The closure of major industries and manufacturing under the Thatcherite regime in the 1980s ushered in a new moment of neoliberal economics. Communities that were built around the shipyard, pit or mill were increasingly deemed ‘economically unviable’. As unemployment soared, the Conservative Government encouraged private business start-ups, which saw a rise in Asian supermarkets, restaurants and small businesses. A minority of white residents – who had felt aggrieved and impotent to the wider structural transformations around them – began to believe that immigrants were ‘taking over the country’ (it is worth noting that the wards in which the uprisings occurred were in the lowest decimal on the multiple index of deprivation).

Following the events of 2001, the Blairite government commissioned The Cantle Report, an enquiry into the underlying factors behind the unrest. It pointed to segregation in schooling, leisure, living spaces and places of worship. White and British South Asian communities, it said, existed side-by-side but were living ‘parallel lives’ that rarely overlapped. In response to the report’s findings, Labour rolled out a national policy of ‘community cohesion’, where public institutions were tasked with actively fostering good community relations. Makin-Waite headed up this effort on behalf of Burnley Council, leading a small team in the unenviable task of reuniting a town divided not only by this most recent outburst of unrest, but also by longstanding deprivation, racial and class inequalities.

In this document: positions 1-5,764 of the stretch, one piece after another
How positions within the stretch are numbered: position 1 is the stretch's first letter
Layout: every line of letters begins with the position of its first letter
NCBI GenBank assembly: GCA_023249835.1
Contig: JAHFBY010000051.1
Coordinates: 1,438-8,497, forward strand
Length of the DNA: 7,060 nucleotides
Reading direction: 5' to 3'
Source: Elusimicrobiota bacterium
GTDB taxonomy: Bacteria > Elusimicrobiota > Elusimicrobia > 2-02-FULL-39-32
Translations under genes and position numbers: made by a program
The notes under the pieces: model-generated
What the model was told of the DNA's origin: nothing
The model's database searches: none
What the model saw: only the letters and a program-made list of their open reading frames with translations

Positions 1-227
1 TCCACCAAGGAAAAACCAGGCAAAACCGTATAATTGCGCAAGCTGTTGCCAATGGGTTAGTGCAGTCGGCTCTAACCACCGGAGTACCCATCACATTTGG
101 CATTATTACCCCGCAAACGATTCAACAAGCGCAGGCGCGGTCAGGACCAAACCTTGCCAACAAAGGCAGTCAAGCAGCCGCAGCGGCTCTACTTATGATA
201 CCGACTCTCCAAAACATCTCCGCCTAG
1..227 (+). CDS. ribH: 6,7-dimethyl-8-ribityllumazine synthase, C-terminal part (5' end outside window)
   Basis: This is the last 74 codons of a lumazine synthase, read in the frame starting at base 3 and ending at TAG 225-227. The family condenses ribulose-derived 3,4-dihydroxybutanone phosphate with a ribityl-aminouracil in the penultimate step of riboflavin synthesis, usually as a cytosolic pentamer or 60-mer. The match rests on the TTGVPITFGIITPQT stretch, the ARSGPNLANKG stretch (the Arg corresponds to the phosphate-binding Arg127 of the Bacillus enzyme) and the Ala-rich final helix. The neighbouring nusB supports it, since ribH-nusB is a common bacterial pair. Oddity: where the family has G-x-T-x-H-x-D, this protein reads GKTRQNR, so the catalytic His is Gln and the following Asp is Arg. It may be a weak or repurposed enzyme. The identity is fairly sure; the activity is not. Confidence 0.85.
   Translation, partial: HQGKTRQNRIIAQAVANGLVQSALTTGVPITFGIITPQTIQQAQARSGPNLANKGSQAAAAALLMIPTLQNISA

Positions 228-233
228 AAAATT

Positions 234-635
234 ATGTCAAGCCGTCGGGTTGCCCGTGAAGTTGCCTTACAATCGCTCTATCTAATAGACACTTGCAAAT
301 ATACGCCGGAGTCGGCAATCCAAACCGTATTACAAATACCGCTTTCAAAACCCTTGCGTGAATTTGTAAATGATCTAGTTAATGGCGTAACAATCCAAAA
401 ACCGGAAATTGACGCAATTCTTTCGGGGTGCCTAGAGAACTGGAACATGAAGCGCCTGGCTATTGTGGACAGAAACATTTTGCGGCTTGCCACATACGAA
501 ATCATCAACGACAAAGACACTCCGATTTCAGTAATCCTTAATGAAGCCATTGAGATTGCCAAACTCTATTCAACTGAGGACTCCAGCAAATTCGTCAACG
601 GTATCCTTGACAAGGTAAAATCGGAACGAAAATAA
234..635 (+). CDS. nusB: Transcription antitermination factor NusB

Twenty years on and the explosive events of June 2001 persist in the memory of those living in the town at the time. On Burnley Road showcases Makin-Waite’s time navigating and translating central government policy into meaningful initiatives in hard-pressed localities. While community cohesion is often seen as a politics of assimilation, which places the emphasis on minority ethnic groups to shed their heritage and integrate into the norms of white British society, Makin-Waite demonstrates that there remains room for progressive and thoughtful anti-racist interventions within it. He draws upon pioneering peace and reconciliation techniques used in Belfast to move beyond the reification of difference often associated with a community cohesion agenda.

Part of the difficult task for anti-racist activists is listening and understanding why people vote for far-right parties like the BNP in the first place. Many people felt Burnley had changed, others admitted to being ‘a bit racist,’ but many also showed regret, and reflected they might vote differently in the future. Makin-Waite lays bare the difficulties of threading together the rights and perspectives of different stakeholders, never shying away from the wreckage caused by racism, Islamophobia and class alienation. In particular, he illustrates how local concerns could be seized upon by the far-right and racialized in ways that sow violent conflict, splintering opportunities for working-class solidarity. It offers a unique insight into the town once dubbed ‘Britain’s race hate capital’.

Anoop Nayak is Professor in Social and Cultural Geography at Newcastle University, UK.  His research interests are in:  Race and Ethnic Studies; Youth Cultures and Social Class; Gender, Masculinities and Social Change.